Marshall Griffin/St. Louis Public Radio

Figures released today Tuesday by the Missouri Department of Elementary and Secondary Education (DESE) show an overall drop in standardized test scores for the state's public school students.

Fewer students during the past school year achieved "proficient" scores for English, math and science sections of the Missouri Assessment Program, or MAP, tests.  Social studies was the only subject that saw overall scores rise.  

Credit Cast a Line / Flickr

Updated 8:44 p.m. with statement from Normandy schools:

As the school year begins around the area, some districts in north St. Louis County are particularly wary following unrest in Ferguson over the weekend.

In Jennings, where students walk to school, the opening of classes Monday was postponed to Tuesday, to ensure student safety.

In a letter to families and staff released early Monday morning, signed by Superintendent Tiffany Anderson, the district said:

Courtesy of Washington University in St. Louis

Paul Sorenson was working his way toward a master’s degree from Washington University’s Brown School of Social Work when he kept bumping into the same questions over and over again.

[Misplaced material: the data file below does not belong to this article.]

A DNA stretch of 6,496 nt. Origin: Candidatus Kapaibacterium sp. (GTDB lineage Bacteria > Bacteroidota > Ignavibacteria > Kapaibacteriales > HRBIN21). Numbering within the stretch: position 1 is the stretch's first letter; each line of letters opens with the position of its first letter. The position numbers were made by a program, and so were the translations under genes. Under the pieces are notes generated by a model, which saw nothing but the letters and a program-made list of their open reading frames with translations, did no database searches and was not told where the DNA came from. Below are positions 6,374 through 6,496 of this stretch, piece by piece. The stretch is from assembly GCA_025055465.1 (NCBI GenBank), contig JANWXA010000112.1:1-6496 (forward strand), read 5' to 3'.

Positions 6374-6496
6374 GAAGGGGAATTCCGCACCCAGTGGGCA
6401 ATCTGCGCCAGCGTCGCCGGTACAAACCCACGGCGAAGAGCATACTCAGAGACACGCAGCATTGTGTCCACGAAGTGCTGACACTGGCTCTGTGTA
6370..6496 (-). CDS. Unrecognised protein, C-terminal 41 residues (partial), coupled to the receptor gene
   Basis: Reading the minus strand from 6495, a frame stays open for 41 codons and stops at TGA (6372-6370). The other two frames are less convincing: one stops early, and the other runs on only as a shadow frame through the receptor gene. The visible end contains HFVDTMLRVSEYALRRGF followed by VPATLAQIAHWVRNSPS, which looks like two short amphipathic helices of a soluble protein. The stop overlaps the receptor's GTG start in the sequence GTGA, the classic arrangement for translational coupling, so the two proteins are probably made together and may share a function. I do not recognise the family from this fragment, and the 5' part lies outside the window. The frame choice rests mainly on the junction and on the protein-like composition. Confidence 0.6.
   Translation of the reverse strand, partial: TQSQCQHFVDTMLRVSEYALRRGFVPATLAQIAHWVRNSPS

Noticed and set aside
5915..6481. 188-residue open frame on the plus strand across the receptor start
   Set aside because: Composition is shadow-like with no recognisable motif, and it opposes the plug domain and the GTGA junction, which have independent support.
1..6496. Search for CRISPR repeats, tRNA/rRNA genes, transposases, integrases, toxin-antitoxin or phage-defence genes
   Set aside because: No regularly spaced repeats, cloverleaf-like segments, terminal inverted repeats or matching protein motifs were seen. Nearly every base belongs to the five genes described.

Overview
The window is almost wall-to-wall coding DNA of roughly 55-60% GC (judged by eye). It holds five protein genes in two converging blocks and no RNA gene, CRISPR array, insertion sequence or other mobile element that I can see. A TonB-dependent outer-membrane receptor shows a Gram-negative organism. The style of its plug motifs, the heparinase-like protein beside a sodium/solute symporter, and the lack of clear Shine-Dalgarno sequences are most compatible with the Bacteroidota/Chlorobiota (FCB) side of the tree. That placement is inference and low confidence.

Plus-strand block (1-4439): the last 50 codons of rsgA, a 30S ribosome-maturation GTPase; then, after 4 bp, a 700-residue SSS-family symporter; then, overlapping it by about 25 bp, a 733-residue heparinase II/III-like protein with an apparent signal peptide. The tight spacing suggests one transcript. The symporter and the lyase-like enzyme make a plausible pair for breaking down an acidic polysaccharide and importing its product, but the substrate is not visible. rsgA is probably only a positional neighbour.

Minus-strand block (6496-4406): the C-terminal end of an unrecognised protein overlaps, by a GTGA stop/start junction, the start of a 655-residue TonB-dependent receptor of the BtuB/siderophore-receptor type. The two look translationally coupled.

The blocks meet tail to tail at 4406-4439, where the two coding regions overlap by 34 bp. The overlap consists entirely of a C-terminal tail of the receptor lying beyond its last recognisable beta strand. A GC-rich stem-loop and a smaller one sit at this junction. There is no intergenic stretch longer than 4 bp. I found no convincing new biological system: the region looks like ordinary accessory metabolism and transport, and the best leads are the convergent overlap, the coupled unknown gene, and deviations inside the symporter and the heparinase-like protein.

As an intern for the nonprofit health-care provider Grace Hill, Sorenson was supposed to connect poor families with resources that could help get them caught up on rent and utility bills. But what if one of these agencies  had its funding reduced, moved its offices or was no longer open?  

Entrance to Normandy High School campus
(via Google Maps screen capture)

As a St. Louis County circuit judge weighs whether four families who live in Normandy have the right to send their children to nearby accredited districts in the upcoming school year, Missouri education officials are trying to clarify action they took recently that is central to the case.

Emanuele Berry